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Online Journal of Veterinary Research ©
Volume 15 (5): 446-454, 2011.
Molecular epidemiology of virotypes of Escherichia coli in feces of healthy household cats
Ghanbarpour Reza1 (DVM, PhD), Akhtardanesh Baharak2 (DVM, PhD), Pakseresht Akram2 (DVM)
1Microbiology, 2Small Animal Internal Medicine Departments of Faculty of Veterinary Medicine, Shahid Bahonar University, 76169-14111, Kerman, Iran
Reza G, Baharak A, Akram P., Molecular epidemiology of virotypes of Escherichia coli in feces of healthy household cats, Online J Vet Res., 15 (5): 446-454, 2011. Escherichia coli strains are classified on the basis of their virulence genotypes into virotypes. Sixty nine E. coli isolates from feces of healthy household cats were examined to determine a selection of virulence genes. Phylogenetic groups and subgroups of the isolates were determined by PCR. In 30 (43.47%) E. coli isolates virulence genes were present alone or in combination with each other. The detected virulence genes were classified in sixteen different patterns, which were considered as different virotypes. The most common virulence gene was sfa/focD-E, which was positive in 18 (26.08%) isolates. Among the E. coli isolates, 24.63% had hly, 14.49% iucD, 14.49% papE-F, 13.04% cnf1, 1.44% stx2 and 1.44% eae genes. Ten combination patterns of the virulence genes were detected in examined isolates, of which a combination of hly, sfa, pap, cnf1 genes was the most prevalent pattern. None of the isolates contained the afaIB-C, stx1, STI, LTI, cnf2 and ipaH genes. Virotypes were distributed in four main phylogroups. Sixty nine isolates belonged to A (60.87%), B1 (17.39%), B2 (7.24%) and D (14.50%) phylogroups. Twelve isolates fell in to B1 group, whereas 57 isolates (82.61%) fell into five phylogenetic subgroups: 23.19% into A0, 37.68% into A1, 7.24% into B22, 10.14% into D1 and 4.35% into D2. None of the isolates belonged to B23 subgroup. In conclusion virulence genes were found in a relatively high percentage of E. coli isolates from feces of healthy household cats. Virotypes differed phylogenetically and could be excreted into the external environment and transmitted to susceptible hosts.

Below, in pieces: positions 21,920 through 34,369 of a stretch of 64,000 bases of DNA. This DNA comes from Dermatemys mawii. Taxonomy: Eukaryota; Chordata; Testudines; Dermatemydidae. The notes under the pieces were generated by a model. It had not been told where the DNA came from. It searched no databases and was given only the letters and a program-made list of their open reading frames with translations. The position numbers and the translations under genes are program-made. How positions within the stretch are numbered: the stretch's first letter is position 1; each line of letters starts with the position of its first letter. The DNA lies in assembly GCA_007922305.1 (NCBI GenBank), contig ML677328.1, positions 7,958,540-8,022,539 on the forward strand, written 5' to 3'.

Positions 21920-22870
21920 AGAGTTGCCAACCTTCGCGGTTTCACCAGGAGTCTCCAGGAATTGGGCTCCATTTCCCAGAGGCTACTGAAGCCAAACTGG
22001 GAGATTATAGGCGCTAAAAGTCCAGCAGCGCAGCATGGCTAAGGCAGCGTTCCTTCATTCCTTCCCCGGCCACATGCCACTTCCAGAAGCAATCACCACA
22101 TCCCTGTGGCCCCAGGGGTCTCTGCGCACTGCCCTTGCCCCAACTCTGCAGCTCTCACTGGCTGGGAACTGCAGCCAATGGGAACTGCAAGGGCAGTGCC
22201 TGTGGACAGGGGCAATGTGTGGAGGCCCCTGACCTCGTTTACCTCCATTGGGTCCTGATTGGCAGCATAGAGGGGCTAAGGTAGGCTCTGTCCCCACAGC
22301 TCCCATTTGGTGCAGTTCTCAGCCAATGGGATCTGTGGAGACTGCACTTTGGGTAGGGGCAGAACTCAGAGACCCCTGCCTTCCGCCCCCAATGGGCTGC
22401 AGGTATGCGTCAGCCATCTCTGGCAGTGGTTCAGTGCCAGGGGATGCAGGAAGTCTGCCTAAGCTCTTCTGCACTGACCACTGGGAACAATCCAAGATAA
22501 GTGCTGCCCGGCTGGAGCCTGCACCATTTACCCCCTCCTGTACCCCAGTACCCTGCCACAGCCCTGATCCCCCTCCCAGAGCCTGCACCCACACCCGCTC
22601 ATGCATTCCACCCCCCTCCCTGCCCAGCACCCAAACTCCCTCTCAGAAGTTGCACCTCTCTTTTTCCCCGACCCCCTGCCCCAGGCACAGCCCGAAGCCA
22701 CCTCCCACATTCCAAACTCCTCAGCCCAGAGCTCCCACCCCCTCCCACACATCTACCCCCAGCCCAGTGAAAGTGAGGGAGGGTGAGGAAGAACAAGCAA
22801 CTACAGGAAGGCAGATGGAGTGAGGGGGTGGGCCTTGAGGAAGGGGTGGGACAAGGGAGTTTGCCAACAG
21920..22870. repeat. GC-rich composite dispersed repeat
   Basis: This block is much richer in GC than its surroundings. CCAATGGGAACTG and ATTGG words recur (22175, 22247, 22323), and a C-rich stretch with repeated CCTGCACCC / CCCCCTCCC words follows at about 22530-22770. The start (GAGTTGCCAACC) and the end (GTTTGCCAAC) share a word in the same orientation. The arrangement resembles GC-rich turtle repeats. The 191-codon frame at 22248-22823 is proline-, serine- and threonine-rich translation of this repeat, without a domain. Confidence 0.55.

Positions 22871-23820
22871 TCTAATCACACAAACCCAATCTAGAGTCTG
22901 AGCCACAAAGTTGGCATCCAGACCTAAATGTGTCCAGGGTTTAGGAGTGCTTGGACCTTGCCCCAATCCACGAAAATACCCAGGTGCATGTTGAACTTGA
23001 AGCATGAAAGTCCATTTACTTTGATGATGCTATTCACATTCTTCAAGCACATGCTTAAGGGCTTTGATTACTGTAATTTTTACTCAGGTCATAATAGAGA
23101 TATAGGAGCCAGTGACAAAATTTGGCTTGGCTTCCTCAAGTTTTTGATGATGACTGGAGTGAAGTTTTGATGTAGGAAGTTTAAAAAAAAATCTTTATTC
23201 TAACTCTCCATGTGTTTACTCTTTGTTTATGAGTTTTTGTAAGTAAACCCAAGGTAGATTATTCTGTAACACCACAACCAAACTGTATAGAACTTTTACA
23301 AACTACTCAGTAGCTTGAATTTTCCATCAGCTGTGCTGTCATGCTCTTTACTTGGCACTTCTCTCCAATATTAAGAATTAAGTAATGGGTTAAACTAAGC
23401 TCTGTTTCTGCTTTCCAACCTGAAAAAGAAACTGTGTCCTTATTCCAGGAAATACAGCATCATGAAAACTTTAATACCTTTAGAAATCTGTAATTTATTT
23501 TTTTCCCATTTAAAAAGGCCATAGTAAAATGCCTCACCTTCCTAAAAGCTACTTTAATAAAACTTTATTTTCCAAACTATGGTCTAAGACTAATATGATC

Key words: Escherichia coli; virotype, genotype, cat